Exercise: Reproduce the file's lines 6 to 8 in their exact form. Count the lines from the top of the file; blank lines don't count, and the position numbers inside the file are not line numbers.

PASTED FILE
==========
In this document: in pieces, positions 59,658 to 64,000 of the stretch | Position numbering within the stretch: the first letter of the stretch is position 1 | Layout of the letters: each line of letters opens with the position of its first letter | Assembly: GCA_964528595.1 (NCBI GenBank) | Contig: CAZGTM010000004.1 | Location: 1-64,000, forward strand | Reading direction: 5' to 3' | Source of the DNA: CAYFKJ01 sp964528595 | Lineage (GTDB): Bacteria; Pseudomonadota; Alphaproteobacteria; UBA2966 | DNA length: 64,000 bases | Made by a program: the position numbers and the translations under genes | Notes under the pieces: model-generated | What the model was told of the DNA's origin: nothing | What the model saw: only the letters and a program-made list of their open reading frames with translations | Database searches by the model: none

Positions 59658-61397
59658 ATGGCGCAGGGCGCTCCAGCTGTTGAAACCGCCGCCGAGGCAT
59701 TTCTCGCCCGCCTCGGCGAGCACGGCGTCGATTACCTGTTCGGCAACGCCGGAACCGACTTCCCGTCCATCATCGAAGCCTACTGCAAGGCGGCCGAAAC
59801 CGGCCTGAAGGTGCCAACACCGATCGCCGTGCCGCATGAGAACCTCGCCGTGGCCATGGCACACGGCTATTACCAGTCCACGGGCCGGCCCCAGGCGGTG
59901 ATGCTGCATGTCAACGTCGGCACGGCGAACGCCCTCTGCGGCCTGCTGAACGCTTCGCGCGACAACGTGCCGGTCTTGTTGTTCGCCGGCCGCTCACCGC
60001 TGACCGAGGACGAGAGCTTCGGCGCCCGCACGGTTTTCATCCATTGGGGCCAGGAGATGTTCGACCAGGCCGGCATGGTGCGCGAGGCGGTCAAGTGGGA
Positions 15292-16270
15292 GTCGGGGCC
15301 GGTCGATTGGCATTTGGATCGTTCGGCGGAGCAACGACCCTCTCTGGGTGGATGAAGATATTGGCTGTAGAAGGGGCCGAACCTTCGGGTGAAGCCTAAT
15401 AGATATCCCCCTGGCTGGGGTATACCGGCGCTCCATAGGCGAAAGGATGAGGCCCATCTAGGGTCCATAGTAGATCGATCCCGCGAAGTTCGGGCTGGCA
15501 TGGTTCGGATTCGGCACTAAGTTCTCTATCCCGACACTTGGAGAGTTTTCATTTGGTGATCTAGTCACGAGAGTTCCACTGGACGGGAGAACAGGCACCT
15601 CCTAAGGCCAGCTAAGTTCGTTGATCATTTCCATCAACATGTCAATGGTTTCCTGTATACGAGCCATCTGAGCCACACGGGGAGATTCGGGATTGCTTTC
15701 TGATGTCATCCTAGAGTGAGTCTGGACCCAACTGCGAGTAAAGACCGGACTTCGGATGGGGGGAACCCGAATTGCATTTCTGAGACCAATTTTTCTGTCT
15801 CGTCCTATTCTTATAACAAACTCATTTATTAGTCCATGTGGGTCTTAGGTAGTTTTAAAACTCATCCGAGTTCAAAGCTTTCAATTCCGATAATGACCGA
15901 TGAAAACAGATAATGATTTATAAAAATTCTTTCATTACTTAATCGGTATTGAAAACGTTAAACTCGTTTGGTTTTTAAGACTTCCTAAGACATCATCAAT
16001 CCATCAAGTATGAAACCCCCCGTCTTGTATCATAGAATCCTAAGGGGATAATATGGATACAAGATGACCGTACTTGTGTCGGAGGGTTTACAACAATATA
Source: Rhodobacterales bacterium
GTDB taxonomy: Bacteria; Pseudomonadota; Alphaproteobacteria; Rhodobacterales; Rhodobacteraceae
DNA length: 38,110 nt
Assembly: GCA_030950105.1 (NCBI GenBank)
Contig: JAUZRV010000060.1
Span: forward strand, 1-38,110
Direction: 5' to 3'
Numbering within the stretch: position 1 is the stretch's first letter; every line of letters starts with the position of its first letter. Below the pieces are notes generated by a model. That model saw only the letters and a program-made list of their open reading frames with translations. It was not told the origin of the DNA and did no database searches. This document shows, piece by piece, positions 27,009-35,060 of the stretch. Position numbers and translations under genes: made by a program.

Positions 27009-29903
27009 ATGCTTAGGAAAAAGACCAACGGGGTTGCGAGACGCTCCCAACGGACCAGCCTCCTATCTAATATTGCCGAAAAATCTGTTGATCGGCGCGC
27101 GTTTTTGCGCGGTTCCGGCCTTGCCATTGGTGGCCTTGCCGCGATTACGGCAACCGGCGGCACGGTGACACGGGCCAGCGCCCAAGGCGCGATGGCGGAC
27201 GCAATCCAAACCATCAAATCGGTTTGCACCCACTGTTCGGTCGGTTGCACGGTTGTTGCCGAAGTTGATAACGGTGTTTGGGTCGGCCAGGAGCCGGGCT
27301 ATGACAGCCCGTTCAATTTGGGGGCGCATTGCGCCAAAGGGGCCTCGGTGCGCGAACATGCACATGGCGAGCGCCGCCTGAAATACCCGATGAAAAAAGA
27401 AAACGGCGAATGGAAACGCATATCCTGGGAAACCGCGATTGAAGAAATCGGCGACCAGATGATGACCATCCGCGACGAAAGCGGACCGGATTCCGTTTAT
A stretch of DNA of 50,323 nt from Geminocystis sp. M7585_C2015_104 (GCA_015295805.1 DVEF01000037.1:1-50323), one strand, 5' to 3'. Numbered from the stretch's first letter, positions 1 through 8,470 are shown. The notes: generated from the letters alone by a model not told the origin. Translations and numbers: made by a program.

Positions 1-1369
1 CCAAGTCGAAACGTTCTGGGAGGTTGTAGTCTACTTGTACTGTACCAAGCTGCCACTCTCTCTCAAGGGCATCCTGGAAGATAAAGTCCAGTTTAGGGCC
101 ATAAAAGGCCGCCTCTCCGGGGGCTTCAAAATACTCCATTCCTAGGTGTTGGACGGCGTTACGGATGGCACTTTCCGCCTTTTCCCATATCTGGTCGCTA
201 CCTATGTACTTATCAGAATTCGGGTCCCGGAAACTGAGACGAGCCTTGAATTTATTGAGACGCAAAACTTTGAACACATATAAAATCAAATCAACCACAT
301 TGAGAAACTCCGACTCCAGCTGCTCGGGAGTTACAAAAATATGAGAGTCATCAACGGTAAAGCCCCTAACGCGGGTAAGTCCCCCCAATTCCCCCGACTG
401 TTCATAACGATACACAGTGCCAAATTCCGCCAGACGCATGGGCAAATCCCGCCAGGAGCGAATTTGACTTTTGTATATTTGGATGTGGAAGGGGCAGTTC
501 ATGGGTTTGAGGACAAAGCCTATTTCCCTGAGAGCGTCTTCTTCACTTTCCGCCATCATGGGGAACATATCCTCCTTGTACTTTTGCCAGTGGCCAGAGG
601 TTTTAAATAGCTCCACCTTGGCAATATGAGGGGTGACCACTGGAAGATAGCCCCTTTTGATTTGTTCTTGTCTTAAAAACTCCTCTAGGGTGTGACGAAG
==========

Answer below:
59901 ATGCTGCATGTCAACGTCGGCACGGCGAACGCCCTCTGCGGCCTGCTGAACGCTTCGCGCGACAACGTGCCGGTCTTGTTGTTCGCCGGCCGCTCACCGC
60001 TGACCGAGGACGAGAGCTTCGGCGCCCGCACGGTTTTCATCCATTGGGGCCAGGAGATGTTCGACCAGGCCGGCATGGTGCGCGAGGCGGTCAAGTGGGA
Positions 15292-16270